11th Feb 2020
In Summer 2018, Serious were approached by Great Ormond Street Hospital, with an exciting and innovative request: work in partnership to commission and produce a new show, for those in the hospital community aged 12-18, which could then be toured to other children’s hospitals across the country.
Having previously worked closely with world record holding beatboxer, rapper and spoken word artist, Testament, on our children and young people’s project Pass it On, we were delighted to invite this phenomenal musician to lead the artistic content of the show.
Over the Autumn, Testament spent time with young people at Great Ormond Street Hospital in a series of consultation workshops, asking patients to share their own stories and ideas for a performance aimed to be created for, and with, the young people, and addressing the gap in arts provision for teenagers in paediatric healthcare settings. These sessions included everything from sampling vocals, beatboxing and creative writing.
The result of numerous sessions with participants is Threads: a performance which interweaves these personal stories and ideas. Using spoken word and beatboxing, along with multi- instrumentalist Drew Archie, the show includes three stories touching upon super villains, inter-dimensional beings and rock bands. Each story ends with a dilemma. Testament invites the audience to decide what the character should do, using freestyle rap to incorporate the new ideas and end the tale.
Crucial for the hospital setting, the show can be adapted for children who are not able to make it down to auditorium style showcases, through personalised performances. On the bedside, a child can choose one story to hear, but they are also able to listen to the others online.
Following extensive rehearsals and refining of the show through scratch sessions with the hospital community and show Director Nickie Miles-Wildin, expectations were high for the premiere of Threads which took place at GOSH on the 11th March, during which the artists performed to the hospital community, many of whom had been involved in identifying the young people to work on the project:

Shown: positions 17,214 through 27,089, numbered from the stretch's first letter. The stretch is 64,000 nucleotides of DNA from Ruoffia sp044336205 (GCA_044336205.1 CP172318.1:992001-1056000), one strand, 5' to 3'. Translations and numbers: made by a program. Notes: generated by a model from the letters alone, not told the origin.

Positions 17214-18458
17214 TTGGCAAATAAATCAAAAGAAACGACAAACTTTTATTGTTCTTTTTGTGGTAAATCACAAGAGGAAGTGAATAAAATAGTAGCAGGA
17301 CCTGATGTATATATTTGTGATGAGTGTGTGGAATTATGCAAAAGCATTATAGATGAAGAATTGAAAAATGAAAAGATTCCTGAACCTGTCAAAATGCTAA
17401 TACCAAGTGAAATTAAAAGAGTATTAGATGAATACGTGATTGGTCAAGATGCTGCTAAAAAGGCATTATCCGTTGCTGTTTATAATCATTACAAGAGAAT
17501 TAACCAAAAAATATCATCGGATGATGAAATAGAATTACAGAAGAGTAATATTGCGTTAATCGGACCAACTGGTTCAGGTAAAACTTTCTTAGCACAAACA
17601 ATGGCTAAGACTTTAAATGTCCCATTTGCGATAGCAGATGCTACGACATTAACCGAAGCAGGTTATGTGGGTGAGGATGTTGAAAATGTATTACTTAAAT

"FANTASTIC!! Amazing talent. Stories were gripping and delivered amazing”
“So powerful to have the voices of the young person in healthcare HEARD. Thank you so much. Such amazing storytelling." - Health Research Play Specialist.
Throughout the week, we hit the road and brought the show to other healthcare settings across the country. On Tuesday, we visited The Becton Centre in Sheffield – a space for young people suffering with mental health difficulties, where patients enjoyed Testament’s freestyle rap, which included words, characters and objects which the audience had requested. Who knew Beyoncé, a red sports car and a unicorn could feature in the same piece?
On Wednesday, we headed to Nottingham, where Testament and Drew Archie again performed personal sessions for patients by the bedside, and later in the evening shared the performance with a youth group made up of teenagers who were outpatients of the hospital. We were thrilled to hear how well received Threads had been by the audience:
“The show was mint”
“Really enjoyed the stories, great method and unique way of telling the stories. Extremely talented duo.”
On Thursday, we headed further up North, bringing the performance to Leeds Children’s Hospital, performing bedside sessions and later a performance in the lecture theatre at the hospital. Many participants were treated to freestyle beatbox performances and patients were inspired to test out their own skills – the next generation of musical talent.
To find out more about the project, please see this page. We'd love for you to listen to the stories below and let us know what you think!
This tour has been made possible with the generous support of Arts Council England.
With thanks to Great Ormond Street Hospital Charity, GOSH Arts, Jamie Fletcher, ATA Records & Tim Owen at The Message Trust Manchester.